- Greater paternal involvement.
- Greater emotional & economic stability.
- Children continue relationships with both parents.
- Children are less likely to feel torn between their parents.
- Children are less likely to feel abandoned.
- Children are less likely to feel they have to meet the social and emotional needs of their parents.
Most Common Co-Parenting Mistakes
- Putting your child in the middle of disagreements.
- Making negative comments or arguing when children are present.
- Sending messages through your child.
Instead, communicate directly with your former spouse. Handle child support and other financial issues with the other parent, a mediator, or the legal system. Your child should not be responsible for communication between parents.
4 Fundamentals to Effective Co-Parenting After Divorce
Parents are involved in their children’s lives
Children benefit when they have relationships with both parents. Engage in family activities–through occasional meals together, birthday parties, sports, and school events. This reassures the children that although you don’t live together, you are still working together to make sure they are okay. It also lets them know that it’s okay to love both parents.
Parents consider one another’s parenting needs
Be flexible and fair. Sometimes, unexpected situations arise that may require some flexibility in how shared parenting is carried out day to day. Be willing to trade some responsibilities or time with the other parent when needed.
Parents communicate constructively with one another in matters related to their children
Email is an excellent option as the preferred method of communication. Just remember to keep all messages short, informational and limited to something pertaining to the children. Examples may include medical/educational issues or a detail pertaining to an upcoming custody exchange. Remember, every email could be used as a possible exhibit in a future custody dispute.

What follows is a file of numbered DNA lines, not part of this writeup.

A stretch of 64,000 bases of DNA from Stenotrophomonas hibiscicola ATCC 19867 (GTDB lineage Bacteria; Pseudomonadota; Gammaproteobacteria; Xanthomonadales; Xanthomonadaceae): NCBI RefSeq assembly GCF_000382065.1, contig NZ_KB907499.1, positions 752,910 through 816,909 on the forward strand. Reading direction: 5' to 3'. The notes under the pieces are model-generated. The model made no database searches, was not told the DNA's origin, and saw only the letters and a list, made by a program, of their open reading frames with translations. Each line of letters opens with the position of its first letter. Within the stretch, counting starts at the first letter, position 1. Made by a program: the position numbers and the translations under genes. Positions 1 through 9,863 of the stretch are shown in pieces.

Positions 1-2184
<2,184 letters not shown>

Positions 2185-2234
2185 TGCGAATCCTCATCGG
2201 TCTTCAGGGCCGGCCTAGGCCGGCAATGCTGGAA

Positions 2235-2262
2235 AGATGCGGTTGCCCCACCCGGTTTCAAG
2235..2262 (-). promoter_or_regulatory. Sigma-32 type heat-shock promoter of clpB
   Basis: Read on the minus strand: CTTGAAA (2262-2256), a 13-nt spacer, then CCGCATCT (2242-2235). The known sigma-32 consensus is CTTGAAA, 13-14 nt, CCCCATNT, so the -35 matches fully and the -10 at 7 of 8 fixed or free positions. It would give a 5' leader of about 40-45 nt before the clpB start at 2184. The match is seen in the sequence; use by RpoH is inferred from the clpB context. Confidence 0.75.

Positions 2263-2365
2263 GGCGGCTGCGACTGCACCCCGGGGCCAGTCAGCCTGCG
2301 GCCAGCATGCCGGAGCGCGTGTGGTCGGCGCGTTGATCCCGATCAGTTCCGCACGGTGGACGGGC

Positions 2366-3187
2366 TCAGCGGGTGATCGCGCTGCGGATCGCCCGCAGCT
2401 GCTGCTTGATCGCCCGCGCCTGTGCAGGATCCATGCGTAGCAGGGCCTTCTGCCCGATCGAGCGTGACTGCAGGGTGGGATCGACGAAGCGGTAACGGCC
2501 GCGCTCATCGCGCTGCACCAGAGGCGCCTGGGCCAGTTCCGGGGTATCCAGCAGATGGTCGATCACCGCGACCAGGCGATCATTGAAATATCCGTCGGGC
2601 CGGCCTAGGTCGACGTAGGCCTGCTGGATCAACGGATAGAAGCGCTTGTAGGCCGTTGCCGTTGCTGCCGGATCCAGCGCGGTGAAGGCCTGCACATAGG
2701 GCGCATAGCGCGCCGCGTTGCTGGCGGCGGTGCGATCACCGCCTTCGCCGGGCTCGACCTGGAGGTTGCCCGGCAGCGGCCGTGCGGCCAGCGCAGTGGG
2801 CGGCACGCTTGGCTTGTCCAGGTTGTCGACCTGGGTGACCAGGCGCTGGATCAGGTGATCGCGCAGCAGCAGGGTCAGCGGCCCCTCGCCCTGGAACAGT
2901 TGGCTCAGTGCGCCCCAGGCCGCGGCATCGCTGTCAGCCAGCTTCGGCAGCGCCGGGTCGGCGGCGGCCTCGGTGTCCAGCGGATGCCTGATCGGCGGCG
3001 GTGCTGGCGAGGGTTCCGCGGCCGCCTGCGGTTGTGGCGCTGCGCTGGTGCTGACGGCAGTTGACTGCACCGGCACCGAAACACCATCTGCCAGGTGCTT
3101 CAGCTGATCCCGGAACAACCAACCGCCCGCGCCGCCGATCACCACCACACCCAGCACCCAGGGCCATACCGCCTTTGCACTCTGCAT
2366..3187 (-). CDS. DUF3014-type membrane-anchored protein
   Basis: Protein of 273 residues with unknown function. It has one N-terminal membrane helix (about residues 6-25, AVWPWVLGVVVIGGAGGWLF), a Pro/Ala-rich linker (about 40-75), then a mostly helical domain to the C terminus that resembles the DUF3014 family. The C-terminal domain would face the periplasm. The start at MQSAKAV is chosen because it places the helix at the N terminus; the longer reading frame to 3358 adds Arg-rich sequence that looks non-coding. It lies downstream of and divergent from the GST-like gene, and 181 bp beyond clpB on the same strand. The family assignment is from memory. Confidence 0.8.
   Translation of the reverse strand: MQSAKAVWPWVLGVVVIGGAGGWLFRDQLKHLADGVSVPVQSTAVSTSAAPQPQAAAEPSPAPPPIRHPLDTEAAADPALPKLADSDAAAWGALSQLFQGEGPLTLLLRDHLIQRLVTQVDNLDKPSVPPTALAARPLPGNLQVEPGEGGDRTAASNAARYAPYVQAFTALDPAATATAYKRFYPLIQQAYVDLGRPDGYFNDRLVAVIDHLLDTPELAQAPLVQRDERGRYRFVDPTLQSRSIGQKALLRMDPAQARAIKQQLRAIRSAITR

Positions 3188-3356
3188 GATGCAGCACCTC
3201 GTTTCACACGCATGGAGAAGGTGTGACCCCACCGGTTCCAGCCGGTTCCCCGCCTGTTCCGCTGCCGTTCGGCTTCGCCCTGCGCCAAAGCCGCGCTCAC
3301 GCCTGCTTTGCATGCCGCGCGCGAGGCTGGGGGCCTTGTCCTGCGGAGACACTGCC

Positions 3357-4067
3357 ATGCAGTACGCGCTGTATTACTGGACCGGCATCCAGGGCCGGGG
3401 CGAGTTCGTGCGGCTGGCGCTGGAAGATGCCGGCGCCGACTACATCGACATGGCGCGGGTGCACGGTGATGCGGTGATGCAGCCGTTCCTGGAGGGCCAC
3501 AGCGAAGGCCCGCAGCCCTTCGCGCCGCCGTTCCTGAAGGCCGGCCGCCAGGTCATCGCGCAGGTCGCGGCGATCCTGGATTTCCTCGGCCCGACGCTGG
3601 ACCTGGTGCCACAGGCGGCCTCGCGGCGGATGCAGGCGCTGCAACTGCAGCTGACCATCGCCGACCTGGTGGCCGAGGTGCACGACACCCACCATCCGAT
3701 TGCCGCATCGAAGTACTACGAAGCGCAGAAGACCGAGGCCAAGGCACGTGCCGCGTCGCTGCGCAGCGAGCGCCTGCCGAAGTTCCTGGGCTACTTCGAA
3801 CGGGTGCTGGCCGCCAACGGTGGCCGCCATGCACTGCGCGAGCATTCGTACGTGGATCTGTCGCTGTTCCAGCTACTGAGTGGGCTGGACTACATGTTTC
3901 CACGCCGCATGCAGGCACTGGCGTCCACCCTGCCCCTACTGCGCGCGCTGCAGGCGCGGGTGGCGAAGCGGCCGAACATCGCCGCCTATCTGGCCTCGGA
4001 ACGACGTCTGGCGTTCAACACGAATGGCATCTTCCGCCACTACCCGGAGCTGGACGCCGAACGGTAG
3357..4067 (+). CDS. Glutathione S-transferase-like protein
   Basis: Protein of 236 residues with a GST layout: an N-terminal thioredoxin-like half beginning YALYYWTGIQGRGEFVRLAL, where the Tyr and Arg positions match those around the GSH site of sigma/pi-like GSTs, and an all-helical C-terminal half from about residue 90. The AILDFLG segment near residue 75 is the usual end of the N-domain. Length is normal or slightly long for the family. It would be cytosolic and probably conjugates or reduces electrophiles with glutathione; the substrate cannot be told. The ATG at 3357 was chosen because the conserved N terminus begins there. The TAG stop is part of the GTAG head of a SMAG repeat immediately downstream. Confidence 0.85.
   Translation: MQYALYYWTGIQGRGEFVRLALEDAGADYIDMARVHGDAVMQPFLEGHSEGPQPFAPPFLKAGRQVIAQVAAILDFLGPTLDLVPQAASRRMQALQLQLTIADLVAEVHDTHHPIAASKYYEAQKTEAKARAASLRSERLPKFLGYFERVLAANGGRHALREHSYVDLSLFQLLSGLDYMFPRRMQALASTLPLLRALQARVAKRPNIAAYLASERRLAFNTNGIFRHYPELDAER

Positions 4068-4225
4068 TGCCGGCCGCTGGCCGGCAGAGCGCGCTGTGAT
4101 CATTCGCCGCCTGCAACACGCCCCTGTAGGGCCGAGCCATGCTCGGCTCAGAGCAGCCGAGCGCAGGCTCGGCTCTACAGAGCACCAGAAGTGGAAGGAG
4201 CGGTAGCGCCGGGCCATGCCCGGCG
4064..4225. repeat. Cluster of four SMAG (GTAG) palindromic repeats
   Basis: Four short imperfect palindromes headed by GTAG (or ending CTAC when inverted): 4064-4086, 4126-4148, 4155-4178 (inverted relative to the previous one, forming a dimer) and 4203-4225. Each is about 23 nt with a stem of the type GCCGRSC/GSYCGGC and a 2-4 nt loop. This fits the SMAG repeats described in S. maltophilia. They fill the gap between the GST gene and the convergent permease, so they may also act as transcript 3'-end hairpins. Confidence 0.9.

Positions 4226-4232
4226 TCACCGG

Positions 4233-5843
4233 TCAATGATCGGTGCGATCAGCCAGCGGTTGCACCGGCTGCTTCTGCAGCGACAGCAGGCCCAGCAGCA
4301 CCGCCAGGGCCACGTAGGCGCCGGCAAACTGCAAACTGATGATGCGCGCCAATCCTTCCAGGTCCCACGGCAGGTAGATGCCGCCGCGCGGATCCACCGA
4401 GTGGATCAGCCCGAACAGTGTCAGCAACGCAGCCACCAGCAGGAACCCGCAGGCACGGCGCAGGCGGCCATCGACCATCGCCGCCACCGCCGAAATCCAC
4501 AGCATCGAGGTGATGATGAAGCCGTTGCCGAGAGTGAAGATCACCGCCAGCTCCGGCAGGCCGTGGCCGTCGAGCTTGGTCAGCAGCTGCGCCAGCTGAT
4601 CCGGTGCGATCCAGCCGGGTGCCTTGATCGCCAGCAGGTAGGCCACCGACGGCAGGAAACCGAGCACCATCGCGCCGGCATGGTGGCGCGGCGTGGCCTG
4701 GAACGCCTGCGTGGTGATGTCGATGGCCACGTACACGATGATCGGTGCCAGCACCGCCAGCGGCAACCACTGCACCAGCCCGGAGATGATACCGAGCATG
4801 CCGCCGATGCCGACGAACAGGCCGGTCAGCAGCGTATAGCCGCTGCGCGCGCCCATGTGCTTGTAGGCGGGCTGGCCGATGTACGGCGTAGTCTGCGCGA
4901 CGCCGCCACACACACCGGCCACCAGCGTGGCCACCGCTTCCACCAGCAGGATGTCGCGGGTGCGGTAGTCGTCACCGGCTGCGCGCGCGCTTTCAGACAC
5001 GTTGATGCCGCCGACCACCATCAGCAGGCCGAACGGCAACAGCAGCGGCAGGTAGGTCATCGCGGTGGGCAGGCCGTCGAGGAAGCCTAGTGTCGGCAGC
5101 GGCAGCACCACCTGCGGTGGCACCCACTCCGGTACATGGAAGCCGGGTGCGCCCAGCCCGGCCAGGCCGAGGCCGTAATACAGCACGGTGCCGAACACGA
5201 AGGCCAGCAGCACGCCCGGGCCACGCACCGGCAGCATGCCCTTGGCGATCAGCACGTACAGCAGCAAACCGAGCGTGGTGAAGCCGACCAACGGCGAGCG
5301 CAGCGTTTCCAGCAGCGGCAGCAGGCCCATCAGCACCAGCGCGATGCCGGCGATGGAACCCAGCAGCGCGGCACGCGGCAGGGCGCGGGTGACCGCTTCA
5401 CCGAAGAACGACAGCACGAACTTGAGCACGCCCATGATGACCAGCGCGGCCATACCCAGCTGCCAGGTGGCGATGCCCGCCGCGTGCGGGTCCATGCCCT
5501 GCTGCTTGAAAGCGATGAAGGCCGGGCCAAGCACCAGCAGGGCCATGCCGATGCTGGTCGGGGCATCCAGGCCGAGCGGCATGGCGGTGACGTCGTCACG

Consider using a custody calendar computer programs or an app to record special family events, school, extracurricular activities and doctor appointments. This helps ensure everyone has access to dates important to the co-parenting process. It also helps eliminate the phrases such as, “You didn’t tell me,” “You didn’t remind me” and “I didn’t know” from the vocabulary of the parent who fails to show up at an important event.
Parents put aside their anger and hostility and cooperate for the sake of their children
Respect. Treat your former spouse with respect, even if you disagree with him or her. Each parter may have a complaint about the other but maintaining respect is a key to successful co-parenting.
Set aside the anger, disappointment, hurt and rage that stems from the broken relationship. Those feelings are for you to deal with in a therapy office and with your supportive friends and family.
Always provide a united front to the important people in your child’s life — teachers, tutors, coaches, and parents of your child’s close friends. It should never be about you proving to that third party that you are the “better” parent.
Finally, work to have consistency in rules between parents. If this isn’t possible, help your children understand that rules must be obeyed in each household, just as different rules are obeyed at day care or school and at home.
Engage Additional Resources
For practical tips for adjusting to the changes in your life, check out our related article 6 Ways to Help You Improve How You Navigate Change.